Abstract: Salvinia molesta (native of south-eastern Brazil) is a free floating aquatic fern that has spread to several countries around the globe including Uganda. Under optimum growing conditions, the plant is capable of spreading rapidly where it can have immense environmental, economic and human health impacts. Thick mats of the weed have been recorded in some parts of Lake Kyoga, Uganda where it hinders the abstraction of water, docking and boat take-off, bathing and swimming activities. Therefore this study aimed to determine the extent of S. molesta at selected landing sites in Lake Kyoga and the influence of anthropogenic activities on the weed coverage as well as the effect of physico-chemical parameters of the water on the development of the weed. Quadrats were used to ascertain the coverage of S. molesta while the physico-chemical parameters were determined by standard methods. The results showed significant positive correlation of S. molesta weed coverage with phosphates (PO4-P) and negative correlations with pH, dissolved oxygen (DO) and water flow rate. Though statistically insignificant waste sites recorded the highest overall S. molesta coverage (82.61 ± 21.12 m2) per 400 m2 quadrat followed by boat docks (82.24 ± 19.45 m2), gardens (50.93 ± 11.82 m2) and finally fishing areas (27.94 ± 5.93 m2) respectively. The overall weed coverage was highest around the shoreline locations of Acholi inn landing site (101.72 ± 22.89 m2 per 400 m2) followed by Masindi port (60.39 ± 15.64 m2), Waitumba (41.89 ± 10.55 m2) and the least in the offshore location at Kayei landing site (39.71 ± 10.17 m2). Salvinia molesta distribution in Lake Kyoga is linked to nutrient (PO4-P) supply, proximity to the shoreline and the associated anthropogenic activities. Hence waste sites, gardens and boat docks enhance S. molesta invasion in Lake Kyoga. Therefore, sources of nutrients (phosphates) into Lake Kyoga that favour the proliferation of S. molesta should be minimized through adequate waste treatment and prohibition of cultivation close to the lake. Salvinia molesta coverage along the routes of moving boats should also be contained so as to reduce the spread of the weed in the lake through boat movements. Furthermore, eradication efforts of S. molesta weed in Lake Kyoga should be heightened at the shoreline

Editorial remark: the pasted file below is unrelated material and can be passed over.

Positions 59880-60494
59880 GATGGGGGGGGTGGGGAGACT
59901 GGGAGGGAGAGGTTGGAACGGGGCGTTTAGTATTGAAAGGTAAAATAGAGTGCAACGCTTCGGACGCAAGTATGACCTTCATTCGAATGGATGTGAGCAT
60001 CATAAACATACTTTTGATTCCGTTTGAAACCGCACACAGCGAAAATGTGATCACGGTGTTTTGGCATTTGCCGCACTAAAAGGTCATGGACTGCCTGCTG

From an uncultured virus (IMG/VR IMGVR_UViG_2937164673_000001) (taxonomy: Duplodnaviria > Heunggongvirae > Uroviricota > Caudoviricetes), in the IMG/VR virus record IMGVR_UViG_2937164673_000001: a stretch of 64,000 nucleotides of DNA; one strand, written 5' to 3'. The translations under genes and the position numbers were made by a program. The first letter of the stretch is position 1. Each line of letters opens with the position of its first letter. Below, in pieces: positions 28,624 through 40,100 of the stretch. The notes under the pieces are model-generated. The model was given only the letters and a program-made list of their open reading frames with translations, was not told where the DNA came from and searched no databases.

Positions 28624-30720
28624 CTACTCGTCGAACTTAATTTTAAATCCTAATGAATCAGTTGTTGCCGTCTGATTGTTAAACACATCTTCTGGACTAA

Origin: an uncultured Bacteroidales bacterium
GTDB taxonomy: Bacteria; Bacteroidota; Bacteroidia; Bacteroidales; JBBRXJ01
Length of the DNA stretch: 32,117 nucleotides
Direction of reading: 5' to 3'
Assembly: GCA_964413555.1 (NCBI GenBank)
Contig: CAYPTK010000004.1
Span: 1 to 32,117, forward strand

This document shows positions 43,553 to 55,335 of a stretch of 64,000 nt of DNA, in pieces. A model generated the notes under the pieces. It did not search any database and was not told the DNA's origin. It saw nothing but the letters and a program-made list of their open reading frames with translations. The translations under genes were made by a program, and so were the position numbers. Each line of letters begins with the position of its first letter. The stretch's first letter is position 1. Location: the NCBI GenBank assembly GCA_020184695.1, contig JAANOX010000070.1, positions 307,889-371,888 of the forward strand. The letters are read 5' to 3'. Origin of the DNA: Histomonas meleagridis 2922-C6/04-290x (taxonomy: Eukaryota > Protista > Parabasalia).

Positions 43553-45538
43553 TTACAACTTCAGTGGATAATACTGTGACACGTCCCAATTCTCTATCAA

Bronchoalveolar Lavage Enzyme-Linked Immunospot for Diagnosis of Smear-Negative Tuberculosis in HIV-Infected Patients
Adithya Cattamanchi, Isaac Ssewenyana, Rose Nabatanzi, Cecily R. Miller, Saskia Den Boon, J. Lucian Davis, Alfred Andama, William Worodria, Samuel D. Yoo, Huyen Cao, Laurence Huang
PLOS ONE , 2012, DOI: 10.1371/journal.pone.0039838